July 28, 2014
An Unusual Interaction Between Two Gorilla Groups
The Dian Fossey Gorilla Fund’s trackers and researchers recently observed a very interesting interaction between Ntambara’s and Ugenda’s groups, two mountain gorilla groups that are regularly monitored by our staff. The two groups met on the slope of Mt. Visoke on July 11, and while the silverbacks were busy displaying at each other with various aggressive moves, the youngsters were actually playing and having a “good time.”
Early that morning, Ntambara’s group had quickly moved downhill, approaching Ugenda’s group. The two groups eventually met on the large trail that leads to the old Karisoke Research Center camp. That same path has been used for more than four decades — since the time when Dian Fossey and her staff were using it — and it is still one of the most-used paths in the forest.
After only a few minutes, surprisingly, the gorillas from both groups mixed together, but in different ways. We then observed the unusual occurrence of seemingly different “attitudes” among different age classes.
The three silverbacks (adult males) from Ntambara’s group started displaying, standing in strut stance posture (the typical “fight” stance of male gorillas), while the Ntambara group’s females were screaming at Inziza, the only adult female of Ugenda’s group. While the adults were busy in these antagonistic performances, though, youngsters Inkumbuza and Igisubizo from Ntambara’s group quickly joined the youngsters of Ugenda’s group in a friendly and joyful manner. It was particularly interesting as well to see blackback Inkumbuza playing with young female Iterambere and juvenile Igitangaza, from the other group.
Inkumbuza has an interesting background and used to move back and forth between groups when he was younger, so we wondered if he would do the same this time. Apparently, he still maintains a strong bond with the gorillas of Ugenda’s group, with whom he used to play years ago. Certainly the young gorillas enjoyed the short time spent together!
The familiarity between the two groups comes from the fact that Ntambara’s and Ugenda’s group both split from Shinda’s group after the death of dominant silverback Shinda in 2008. Despite the long time that has passed, clearly there still is a tangible bond among the gorillas of those groups.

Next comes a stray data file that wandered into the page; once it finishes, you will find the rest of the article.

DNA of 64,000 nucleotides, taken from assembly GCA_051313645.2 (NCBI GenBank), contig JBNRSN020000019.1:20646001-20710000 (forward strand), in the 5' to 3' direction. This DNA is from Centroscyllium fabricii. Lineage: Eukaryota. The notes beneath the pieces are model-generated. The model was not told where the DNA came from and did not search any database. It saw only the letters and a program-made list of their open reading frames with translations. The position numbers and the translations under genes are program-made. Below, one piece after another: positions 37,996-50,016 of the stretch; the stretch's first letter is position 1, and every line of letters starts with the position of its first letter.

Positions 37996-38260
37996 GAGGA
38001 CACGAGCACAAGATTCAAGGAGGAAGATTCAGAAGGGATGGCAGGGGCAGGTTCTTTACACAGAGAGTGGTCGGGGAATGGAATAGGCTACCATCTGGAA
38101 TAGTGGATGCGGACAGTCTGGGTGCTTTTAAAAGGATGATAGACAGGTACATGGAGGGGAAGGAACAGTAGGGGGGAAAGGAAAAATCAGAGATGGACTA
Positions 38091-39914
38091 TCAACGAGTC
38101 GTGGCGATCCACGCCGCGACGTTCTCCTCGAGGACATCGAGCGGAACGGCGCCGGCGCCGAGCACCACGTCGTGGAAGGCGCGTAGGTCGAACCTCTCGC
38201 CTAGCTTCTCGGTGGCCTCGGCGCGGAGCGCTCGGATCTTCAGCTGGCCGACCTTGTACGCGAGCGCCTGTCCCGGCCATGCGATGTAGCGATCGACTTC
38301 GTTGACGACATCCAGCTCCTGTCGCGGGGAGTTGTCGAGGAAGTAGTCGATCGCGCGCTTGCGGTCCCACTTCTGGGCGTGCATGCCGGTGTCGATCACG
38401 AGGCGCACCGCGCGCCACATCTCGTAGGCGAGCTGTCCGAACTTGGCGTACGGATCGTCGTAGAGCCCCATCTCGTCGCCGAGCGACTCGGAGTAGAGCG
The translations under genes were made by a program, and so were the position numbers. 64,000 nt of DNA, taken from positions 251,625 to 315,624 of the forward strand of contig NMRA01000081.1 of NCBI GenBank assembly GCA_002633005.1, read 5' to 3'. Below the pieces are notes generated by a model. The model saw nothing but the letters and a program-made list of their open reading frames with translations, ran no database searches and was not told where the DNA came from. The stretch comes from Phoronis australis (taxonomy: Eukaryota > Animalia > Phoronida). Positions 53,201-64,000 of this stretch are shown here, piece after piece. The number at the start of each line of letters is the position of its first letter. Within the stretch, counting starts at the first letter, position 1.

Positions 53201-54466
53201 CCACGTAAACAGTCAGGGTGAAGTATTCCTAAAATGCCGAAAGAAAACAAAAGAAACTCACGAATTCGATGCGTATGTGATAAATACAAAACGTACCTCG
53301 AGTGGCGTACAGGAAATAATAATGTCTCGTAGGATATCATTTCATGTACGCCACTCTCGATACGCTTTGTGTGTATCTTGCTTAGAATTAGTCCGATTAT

The interaction lasted one hour, and at the end of it the two groups went calmly in different directions and all group members rejoined their respective groups.
Observing intergroup interactions is one of the priorities of the Fossey Fund’s long-term data collection done in the field. Details on who initiated the conflict, the associated behaviors and the distances traveled are among the data collected to help us understand the dynamics and factors behind such occurrences.To investigate these behaviors in greater detail, the Fossey Fund has recently helped to launch a new doctoral study in collaboration with the University of Western Australia. The project started in May 2014, with principal investigator Melanie Mirville, an Australian-American student supervised by Cyril Grueter, Ph.D., who is a former Fossey Fund doctoral researcher. The study will make use of our long-term database at Karisoke as well as direct observations on the behaviors of gorillas after interactions. The project will have important conservation implications, considering the fact that the frequency of intergroup interactions is expected to increase as the population size increases.
We are grateful to an Anonymous Foundation, The Milton and Tamar Maltz Family Foundation, Oracle, Orange County Community Foundation, Turner Foundation, US Fish & Wildlife Service, and Gorilla Council members, as well as our sponsors, members and donors for their generous support of our protection and monitoring programs both in Rwanda and in Congo. We could not continue our work without the contributions from those who understand the importance of a daily presence in the forest to the survival of gorillas.